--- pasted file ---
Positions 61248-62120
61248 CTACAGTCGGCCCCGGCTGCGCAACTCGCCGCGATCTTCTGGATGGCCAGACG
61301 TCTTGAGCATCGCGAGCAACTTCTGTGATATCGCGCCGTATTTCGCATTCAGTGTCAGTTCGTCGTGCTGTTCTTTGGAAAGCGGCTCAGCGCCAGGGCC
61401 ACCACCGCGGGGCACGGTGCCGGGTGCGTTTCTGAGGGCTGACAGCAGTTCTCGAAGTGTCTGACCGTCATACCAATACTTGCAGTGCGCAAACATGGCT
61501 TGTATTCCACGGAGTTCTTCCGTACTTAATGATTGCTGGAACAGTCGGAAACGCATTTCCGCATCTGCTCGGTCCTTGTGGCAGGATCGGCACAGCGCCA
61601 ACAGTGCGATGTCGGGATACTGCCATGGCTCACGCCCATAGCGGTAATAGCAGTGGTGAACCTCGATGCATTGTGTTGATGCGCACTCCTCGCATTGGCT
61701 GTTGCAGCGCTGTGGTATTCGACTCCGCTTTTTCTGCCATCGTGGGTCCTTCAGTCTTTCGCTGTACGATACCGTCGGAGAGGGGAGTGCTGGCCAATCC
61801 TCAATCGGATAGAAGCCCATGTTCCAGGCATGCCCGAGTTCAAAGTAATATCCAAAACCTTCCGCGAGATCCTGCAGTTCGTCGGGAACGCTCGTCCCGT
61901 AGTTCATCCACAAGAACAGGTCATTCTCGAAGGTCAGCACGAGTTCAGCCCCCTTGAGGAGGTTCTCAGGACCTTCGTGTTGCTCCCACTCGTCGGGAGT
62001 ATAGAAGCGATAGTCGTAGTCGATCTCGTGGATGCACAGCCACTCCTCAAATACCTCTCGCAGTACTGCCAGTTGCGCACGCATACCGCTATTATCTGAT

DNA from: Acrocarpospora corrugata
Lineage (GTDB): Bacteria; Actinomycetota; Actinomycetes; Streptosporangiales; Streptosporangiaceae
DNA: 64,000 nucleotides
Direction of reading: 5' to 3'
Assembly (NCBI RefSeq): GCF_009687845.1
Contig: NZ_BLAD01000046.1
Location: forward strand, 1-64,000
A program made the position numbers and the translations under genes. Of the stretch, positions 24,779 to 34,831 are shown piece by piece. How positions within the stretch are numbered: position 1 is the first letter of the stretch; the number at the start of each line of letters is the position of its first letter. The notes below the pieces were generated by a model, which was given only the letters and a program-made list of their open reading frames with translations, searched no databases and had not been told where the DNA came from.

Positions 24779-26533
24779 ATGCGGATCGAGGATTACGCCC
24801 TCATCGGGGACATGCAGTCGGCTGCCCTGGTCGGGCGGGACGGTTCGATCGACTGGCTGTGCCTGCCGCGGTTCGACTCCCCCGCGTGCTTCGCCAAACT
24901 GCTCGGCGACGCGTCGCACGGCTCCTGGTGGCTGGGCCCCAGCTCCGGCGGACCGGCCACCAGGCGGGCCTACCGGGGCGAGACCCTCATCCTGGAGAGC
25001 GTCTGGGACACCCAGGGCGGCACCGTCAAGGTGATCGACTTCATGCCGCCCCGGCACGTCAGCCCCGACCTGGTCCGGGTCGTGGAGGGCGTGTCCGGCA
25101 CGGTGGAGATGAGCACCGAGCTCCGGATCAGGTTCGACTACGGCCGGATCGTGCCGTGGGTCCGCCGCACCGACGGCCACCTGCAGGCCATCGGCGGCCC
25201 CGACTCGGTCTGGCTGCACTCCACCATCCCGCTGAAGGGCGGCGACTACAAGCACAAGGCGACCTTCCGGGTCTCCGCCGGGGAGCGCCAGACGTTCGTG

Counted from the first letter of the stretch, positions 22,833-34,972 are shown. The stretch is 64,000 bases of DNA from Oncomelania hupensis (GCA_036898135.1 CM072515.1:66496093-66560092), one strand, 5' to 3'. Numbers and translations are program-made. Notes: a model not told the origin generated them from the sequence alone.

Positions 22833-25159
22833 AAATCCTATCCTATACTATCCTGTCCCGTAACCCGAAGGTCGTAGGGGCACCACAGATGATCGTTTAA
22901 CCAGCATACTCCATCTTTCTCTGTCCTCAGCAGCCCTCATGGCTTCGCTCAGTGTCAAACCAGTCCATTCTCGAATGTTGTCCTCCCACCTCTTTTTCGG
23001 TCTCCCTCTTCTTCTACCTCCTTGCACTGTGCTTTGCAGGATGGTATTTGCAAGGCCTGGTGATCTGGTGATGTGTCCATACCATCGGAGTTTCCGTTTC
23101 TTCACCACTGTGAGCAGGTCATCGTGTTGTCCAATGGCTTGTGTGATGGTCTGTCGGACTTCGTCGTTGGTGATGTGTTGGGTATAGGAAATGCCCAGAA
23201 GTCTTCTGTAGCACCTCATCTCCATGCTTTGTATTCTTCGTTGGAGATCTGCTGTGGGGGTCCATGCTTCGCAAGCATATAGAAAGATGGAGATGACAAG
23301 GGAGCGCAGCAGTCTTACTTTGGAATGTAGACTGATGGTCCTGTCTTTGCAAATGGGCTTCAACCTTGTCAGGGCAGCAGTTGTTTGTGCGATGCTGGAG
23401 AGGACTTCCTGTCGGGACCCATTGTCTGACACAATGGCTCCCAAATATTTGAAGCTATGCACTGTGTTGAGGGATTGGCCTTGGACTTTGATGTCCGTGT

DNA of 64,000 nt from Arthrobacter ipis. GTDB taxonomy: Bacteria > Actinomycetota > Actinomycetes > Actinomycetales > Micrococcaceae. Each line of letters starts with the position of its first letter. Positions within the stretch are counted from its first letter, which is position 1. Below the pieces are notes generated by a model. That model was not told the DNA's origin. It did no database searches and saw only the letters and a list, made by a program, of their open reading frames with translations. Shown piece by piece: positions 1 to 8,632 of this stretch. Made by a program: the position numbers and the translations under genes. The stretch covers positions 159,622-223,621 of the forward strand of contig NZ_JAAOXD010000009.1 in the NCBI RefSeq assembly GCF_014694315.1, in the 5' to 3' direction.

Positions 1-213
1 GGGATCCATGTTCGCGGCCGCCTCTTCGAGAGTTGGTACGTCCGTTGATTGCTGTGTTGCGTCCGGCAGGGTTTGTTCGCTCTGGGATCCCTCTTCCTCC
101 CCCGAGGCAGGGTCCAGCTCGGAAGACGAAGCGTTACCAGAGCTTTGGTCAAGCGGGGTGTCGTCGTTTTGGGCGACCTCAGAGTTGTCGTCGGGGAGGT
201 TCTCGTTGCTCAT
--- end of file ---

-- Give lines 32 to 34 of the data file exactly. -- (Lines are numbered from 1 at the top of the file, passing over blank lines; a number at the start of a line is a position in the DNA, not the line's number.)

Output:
23201 GTCTTCTGTAGCACCTCATCTCCATGCTTTGTATTCTTCGTTGGAGATCTGCTGTGGGGGTCCATGCTTCGCAAGCATATAGAAAGATGGAGATGACAAG
23301 GGAGCGCAGCAGTCTTACTTTGGAATGTAGACTGATGGTCCTGTCTTTGCAAATGGGCTTCAACCTTGTCAGGGCAGCAGTTGTTTGTGCGATGCTGGAG
23401 AGGACTTCCTGTCGGGACCCATTGTCTGACACAATGGCTCCCAAATATTTGAAGCTATGCACTGTGTTGAGGGATTGGCCTTGGACTTTGATGTCCGTGT